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Publication numberUS6918383 B2
Publication typeGrant
Application numberUS 10/614,881
Publication dateJul 19, 2005
Filing dateJul 8, 2003
Priority dateMar 8, 2002
Fee statusLapsed
Also published asUS6843238, US20030168033, US20040003790, WO2003076795A1
Publication number10614881, 614881, US 6918383 B2, US 6918383B2, US-B2-6918383, US6918383 B2, US6918383B2
InventorsFrank Warren Hunt, Ayumu Miyajima, George Saikalis, Jonathan Borg, Shigeru Oho
Original AssigneeHitachi, Ltd.
Export CitationBiBTeX, EndNote, RefMan
External Links: USPTO, USPTO Assignment, Espacenet
Fuel control system
US 6918383 B2
Abstract
A cold start fuel control system is disclosed for use with an internal combustion engine having a plurality of combustion chambers, a source of fuel and an intake manifold having an inlet and an outlet port connected to each combustion chamber. The system includes a cold start fuel injector assembly having an inlet and an outlet to provide a vapor fuel charge during a cold start engine condition. The cold start fuel injector assembly inlet is fluidly connected to the source of fuel. An auxiliary intake manifold has an internal chamber and the cold start fuel injector assembly outlet is fluidly connected to the auxiliary intake manifold chamber. The auxiliary intake manifold chamber is then fluidly connected through a control orifice to each of the combustion chambers at a position downstream from the inlet of the primary intake manifold. A control circuit optionally controls the area of the control orifice to minimize noxious emissions from the engine and a shroud is optionally associated with each control orifice to enhance mixing of the vapor fuel with the inducted airflow to also minimize noxious emissions from the engine.
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Claims(26)
1. For use in combination with an internal combustion engine having an engine block, a plurality of combustion chambers, intake air passages formed in the engine block so that one intake air passage is fluidly associated with and connected to each combustion chamber, a source of fuel, and a primary intake manifold having an air inlet and a plurality of outlet ports with at least one port associated with each combustion chamber, said system comprising:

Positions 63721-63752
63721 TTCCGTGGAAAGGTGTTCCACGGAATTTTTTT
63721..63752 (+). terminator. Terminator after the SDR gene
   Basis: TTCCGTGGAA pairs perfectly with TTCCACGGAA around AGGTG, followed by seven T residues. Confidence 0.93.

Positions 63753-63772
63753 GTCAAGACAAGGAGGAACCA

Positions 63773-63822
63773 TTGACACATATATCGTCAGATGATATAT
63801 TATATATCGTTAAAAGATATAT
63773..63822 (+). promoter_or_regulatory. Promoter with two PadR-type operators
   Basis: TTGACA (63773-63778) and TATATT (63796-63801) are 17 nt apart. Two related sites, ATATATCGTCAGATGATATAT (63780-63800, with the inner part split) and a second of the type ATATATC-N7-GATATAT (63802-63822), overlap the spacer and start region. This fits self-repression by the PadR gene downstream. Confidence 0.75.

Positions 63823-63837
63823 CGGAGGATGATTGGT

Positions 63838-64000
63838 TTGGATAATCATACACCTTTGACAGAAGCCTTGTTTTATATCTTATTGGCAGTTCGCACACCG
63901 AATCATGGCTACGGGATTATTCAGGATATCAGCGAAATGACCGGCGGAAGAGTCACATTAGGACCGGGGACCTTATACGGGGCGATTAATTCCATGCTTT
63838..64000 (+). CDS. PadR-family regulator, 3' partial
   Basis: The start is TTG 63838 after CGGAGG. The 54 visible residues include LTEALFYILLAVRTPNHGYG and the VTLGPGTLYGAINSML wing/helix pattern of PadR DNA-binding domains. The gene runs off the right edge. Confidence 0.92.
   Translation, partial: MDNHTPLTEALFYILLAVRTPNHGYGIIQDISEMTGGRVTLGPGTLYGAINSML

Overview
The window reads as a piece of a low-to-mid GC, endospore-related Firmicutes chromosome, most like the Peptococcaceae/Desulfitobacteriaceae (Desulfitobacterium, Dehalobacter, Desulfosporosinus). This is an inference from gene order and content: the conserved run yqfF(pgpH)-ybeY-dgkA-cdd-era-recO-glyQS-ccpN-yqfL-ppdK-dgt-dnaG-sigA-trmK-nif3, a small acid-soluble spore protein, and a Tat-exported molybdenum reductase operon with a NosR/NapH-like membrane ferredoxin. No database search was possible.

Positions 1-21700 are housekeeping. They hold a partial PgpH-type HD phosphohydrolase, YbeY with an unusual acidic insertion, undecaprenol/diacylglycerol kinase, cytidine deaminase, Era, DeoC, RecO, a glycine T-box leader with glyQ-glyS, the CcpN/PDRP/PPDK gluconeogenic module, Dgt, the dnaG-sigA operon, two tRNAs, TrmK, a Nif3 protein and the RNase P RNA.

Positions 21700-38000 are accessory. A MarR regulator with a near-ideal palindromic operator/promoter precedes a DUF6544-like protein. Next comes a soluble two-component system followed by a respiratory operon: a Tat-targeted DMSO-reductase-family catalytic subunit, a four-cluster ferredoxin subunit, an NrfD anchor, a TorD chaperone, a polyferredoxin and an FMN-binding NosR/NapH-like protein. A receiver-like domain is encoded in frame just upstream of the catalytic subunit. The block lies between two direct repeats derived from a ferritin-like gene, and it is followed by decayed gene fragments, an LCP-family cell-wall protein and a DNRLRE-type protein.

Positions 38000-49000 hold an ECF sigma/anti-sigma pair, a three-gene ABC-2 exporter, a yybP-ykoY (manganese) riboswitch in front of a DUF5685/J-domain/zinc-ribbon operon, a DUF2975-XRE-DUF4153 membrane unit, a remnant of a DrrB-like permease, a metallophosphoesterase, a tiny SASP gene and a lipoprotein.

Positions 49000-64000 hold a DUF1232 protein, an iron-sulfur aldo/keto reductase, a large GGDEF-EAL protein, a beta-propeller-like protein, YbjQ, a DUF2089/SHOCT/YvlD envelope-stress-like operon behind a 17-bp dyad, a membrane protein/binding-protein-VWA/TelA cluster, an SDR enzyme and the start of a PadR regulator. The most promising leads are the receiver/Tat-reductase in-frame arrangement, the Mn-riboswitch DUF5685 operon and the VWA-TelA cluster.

a cold start fuel injector assembly having an inlet and an outlet,
said cold start fuel injector assembly inlet being fluidly connected to the source of fuel,
an auxiliary intake manifold having an internal chamber, said auxiliary intake manifold having a manifold housing portion interposed between the primary intake manifold and the engine block, said manifold housing portion defining a fuel passageway fluidly connecting each air intake passage with its associated port(s) in the primary air intake manifold,
a plurality of control orifice members, at least one control orifice member being associated with each combustion chamber, each control orifice member being open to one fuel passageway in the manifold housing portion,
said cold start fuel injector assembly outlet being fluidly connected to said auxiliary intake manifold chamber,
a plurality of fuel feed tubes, one fuel feed tube extending between said auxiliary intake manifold chamber and to each control orifice member.
2. The invention as defined in claim 1 and comprising at least two control orifice members open to each fuel passageway in said manifold housing portion.
3. The invention as defined in claim 1 and comprising means to vary the cross-sectional area of said orifice members.
4. A cold start fuel control system for use with an internal combustion engine having a plurality of combustion chambers, a source of fuel, and a primary intake manifold having an air inlet and an outlet port connected to each combustion chamber, said system comprising:
a cold start fuel injector assembly having an inlet and an outlet,
said cold start fuel injector assembly being fluidly connected to the source of fuel,